OMG, The Food Trends For 2019 Aren't What You Were Expecting (Hello, Kelp!)

2018 has been the year of keto, kombucha, and avocado on everything. We've seen the paleo trend come and go, and watched the rise of pickles and probiotics. There have also been subtler trends, like an attention to cost and waste, and how our food affects the planet. It is always fun to prognosticate how food trends will continue in the next year, even though with all that's available to us, the competition is fierce. The hot food trends for 2019 will be welcome and familiar at times — but wholly unexpected at other times, according to those in the industry.

Millennials are staying home to cook more than ever, and that trend is going to continue, according to The Spoon. That means services like Blue Apron and Hello Fresh are not likely to go away any time soon. In fact, many of these meal kits can now be found at the grocery store, ready to go, noted Eater. It's a trend that's pulling the restaurant industry in surprising directions; most notably, into cuisine that home cooks are unfamiliar with and would not want to make themselves. Foods like Uzbek dumplings, or Chinese Hot pot, and Georgian khachapuri will be all the rage, according to Nation's Restaurant News.

But not to worry, I'm fairly certain that mac and cheese in a blue box will be trending forever in the under 10 set.


Kelp On Everything

I spoke with several industry experts yesterday, and the one thing they all agreed upon was that kelp is going to be huge this year, as Forbes reported. Not only is it dense in nutrients and flavor, it also aligns well with millennials' concerns over the environment because it's highly sustainable and easy to incorporate, according to Well and Good.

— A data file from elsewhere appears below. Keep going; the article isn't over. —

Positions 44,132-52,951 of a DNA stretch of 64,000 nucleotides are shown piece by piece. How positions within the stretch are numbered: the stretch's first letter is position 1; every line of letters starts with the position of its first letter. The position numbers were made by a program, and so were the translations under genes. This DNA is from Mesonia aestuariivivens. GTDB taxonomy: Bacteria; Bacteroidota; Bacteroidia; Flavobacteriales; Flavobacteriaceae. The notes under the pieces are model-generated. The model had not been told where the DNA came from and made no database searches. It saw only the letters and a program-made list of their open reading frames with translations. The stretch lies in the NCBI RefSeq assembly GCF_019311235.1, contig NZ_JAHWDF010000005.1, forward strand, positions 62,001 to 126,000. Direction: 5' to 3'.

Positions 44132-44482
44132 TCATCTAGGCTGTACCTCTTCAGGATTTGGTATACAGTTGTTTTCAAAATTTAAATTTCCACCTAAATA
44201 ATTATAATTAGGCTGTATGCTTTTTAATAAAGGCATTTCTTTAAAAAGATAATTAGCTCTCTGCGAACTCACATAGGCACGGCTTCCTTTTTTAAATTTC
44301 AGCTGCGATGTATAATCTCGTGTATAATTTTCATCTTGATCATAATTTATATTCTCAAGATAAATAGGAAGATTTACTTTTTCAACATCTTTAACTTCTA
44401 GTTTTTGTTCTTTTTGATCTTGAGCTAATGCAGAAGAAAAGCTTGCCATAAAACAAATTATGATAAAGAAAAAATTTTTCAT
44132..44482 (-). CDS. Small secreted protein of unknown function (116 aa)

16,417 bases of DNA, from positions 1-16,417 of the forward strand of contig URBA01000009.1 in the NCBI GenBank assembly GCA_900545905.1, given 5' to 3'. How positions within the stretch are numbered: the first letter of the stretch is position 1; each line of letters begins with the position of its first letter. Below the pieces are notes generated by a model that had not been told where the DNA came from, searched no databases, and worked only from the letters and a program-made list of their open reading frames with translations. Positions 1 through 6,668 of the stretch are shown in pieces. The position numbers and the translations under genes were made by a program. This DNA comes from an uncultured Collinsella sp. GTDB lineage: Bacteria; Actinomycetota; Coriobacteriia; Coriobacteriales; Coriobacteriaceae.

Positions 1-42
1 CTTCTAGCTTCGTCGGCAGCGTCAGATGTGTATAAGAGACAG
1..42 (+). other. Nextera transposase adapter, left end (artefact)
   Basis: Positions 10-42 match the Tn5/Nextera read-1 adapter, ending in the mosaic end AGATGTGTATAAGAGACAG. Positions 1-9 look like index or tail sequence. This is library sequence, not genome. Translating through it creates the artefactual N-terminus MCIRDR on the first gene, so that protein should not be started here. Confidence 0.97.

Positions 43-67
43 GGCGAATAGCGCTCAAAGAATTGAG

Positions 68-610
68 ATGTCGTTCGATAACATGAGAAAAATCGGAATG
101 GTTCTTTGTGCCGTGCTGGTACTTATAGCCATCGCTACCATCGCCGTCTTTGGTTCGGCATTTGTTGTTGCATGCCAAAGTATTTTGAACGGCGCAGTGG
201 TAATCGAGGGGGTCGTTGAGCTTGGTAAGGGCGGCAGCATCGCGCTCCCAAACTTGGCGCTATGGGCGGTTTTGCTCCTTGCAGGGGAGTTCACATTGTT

Move Over Nut Butters, Seed Butters Are Here

Women's Health thinks that safer seed butters will continue to gain popularity in a world increasingly sensitive to nuts. Not only are fewer people allergic to these spreads, but they provide unique flavor profiles that are novel and delightful.


Oat Milk, Almond Milk, Soy Milk, ETC

Non-dairy milk just keeps getting more popular. So popular that it's predicted to become as popular as dairy milk in the near future, according to US News and World Report, and we have more options than ever. Personally, I'm a vanilla soy milk kinda lady, and not just because my beloved Costco sells it.


Fermented Foods

Another huge theme for the next year is fermented foods. Kimchi, sauerkraut, kombucha, and pickles will be all over menus and grocery stores, according to Forbes. Most will buy their fermented goodies, but I assure you that foods like sauerkraut and pickles are a snap to make at home and the results are better than most things in the refrigerated section of the grocery store.


Plant Protein

Plant-based diets, and subsequently plant based proteins, are here to stay; actually, they're more popular than ever. Companies like Forbes and Whole Foods are proclaiming this the movement of 2019, with plant-based burgers, snacks, and protein alternatives like jackfruit making a big splash this year.